At first I tried to do what I’ve resented others for trying—to reconstruct things exactly as they were. When the inevitable dawned on me—that, of course, no one was who they were anymore and could not be cajoled into being such—I improvised. I have a husband now, and he could sit where my sister used to, since she cannot be bothered to spend more than cursory amounts of time as a member of a family. I made the helpings we used to and had the sides we used to (except rolls; I forgot those), but I used recipes from a chapter only a little self-consciously titled Food For Coming Home. My dad, it turns out, has a deep and lasting love of artichoke hearts, which I used copious amounts of without knowing of this fondness. I put the vegetables in the indestructible brown container they always used to sit in—that I always bitched about having to take out and stir, because what teenage jerk thinks of how fragile these stable dinners will become? I used every skillet they own. I chased no one out, and worked actively to find things for my mom to help with, because I have zero desire to make anyone feel extraneous. No one is.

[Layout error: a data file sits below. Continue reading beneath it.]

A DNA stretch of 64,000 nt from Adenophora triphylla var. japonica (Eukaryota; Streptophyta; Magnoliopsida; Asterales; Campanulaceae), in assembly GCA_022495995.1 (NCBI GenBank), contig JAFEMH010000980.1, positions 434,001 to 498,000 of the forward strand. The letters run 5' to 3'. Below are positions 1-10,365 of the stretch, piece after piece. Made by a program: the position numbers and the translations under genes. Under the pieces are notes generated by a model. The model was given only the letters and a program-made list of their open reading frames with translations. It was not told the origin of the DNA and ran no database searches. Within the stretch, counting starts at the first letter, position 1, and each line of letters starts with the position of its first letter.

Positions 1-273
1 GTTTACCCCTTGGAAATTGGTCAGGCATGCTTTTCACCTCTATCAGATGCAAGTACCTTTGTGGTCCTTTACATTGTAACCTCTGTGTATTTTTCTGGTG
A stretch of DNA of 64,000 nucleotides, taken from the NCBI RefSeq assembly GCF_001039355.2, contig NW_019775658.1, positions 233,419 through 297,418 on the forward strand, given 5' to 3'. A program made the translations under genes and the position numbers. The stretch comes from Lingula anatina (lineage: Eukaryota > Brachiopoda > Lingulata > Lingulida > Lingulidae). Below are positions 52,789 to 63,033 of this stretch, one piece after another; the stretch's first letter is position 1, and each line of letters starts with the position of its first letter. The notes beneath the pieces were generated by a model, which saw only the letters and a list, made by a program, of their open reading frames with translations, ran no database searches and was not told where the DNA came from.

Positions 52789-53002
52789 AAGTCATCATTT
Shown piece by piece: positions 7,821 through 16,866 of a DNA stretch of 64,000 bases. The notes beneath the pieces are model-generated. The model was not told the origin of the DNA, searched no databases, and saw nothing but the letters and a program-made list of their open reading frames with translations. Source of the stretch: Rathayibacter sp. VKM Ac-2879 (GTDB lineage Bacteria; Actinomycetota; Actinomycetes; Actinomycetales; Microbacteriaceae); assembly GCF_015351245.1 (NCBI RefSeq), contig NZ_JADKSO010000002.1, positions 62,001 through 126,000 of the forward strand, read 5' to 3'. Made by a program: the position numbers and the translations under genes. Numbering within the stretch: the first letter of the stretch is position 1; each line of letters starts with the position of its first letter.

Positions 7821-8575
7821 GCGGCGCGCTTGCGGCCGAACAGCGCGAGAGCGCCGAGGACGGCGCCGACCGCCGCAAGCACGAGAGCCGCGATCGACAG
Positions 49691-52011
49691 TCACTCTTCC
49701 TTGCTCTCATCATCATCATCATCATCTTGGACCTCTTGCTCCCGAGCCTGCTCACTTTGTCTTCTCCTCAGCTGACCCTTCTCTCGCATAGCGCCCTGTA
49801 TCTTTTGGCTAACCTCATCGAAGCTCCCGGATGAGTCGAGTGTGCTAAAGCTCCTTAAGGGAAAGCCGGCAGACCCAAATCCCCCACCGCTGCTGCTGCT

I have used Mrs Dalloway to describe this, and I have used The Sims. Both are applicable, as scandalous as I suppose that might be to those under whose tutelage I studied Mrs Dalloway. I work very hard to create these moments of shelter. Perhaps World War I isn’t looming on the horizon but it’s no less important to have these moments of fullness and of familiarity that won’t last, but that let you forget for a little while that they won’t last. When I fill people up like this—I don’t just mean food—I want to disappear. To remain, but invisibly so, as the beneficent presence that pulled it all together, circling the scene and warding off discord and disappointment for as long as possible. I suppose part of me recognizes that for me to participate in the scene increases the likelihood of that end coming sooner. That isn’t morose; it’s simple fact. I have as little patience with insincerity as I do with bullying, and I take few steps to curtail my disgust when it arises.
So it is better for me to gather these people, and fill them with food and the feeling that they have been instrumental in its production. It is better for me to watch, and remember, and remind people when they have forgotten, that they were happy here. I am the one with all the videos of birthdays and anniversaries; with PDFs of well-worn recipe cards and photos of every benign gathering since I received, with reverence, my first flip-top Kodak camera with the little blue button at the top. I am the one with the memories. But I am not just a chronicler. I work actively to construct these scenes—lights, staging, props, the whole shebang. Because I am a poor actor. And because they need to be remembered, even if I never set foot on the stage.